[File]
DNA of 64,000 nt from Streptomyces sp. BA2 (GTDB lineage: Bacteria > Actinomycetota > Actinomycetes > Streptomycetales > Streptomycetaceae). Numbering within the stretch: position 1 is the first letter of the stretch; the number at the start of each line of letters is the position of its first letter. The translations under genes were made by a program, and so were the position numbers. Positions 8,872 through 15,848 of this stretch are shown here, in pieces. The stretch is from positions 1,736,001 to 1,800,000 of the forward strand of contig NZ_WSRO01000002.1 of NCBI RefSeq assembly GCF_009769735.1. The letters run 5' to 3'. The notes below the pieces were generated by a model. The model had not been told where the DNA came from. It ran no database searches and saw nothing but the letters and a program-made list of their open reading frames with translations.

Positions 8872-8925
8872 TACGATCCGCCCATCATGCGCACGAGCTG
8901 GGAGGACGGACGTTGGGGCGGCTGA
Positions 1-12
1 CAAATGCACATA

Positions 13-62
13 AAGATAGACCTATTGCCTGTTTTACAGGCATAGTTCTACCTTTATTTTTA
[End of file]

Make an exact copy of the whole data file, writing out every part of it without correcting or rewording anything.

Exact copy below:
DNA of 64,000 nt from Streptomyces sp. BA2 (GTDB lineage: Bacteria > Actinomycetota > Actinomycetes > Streptomycetales > Streptomycetaceae). Numbering within the stretch: position 1 is the first letter of the stretch; the number at the start of each line of letters is the position of its first letter. The translations under genes were made by a program, and so were the position numbers. Positions 8,872 through 15,848 of this stretch are shown here, in pieces. The stretch is from positions 1,736,001 to 1,800,000 of the forward strand of contig NZ_WSRO01000002.1 of NCBI RefSeq assembly GCF_009769735.1. The letters run 5' to 3'. The notes below the pieces were generated by a model. The model had not been told where the DNA came from. It ran no database searches and saw nothing but the letters and a program-made list of their open reading frames with translations.

Positions 8872-8925
8872 TACGATCCGCCCATCATGCGCACGAGCTG
8901 GGAGGACGGACGTTGGGGCGGCTGA
Positions 1-12
1 CAAATGCACATA

Positions 13-62
13 AAGATAGACCTATTGCCTGTTTTACAGGCATAGTTCTACCTTTATTTTTA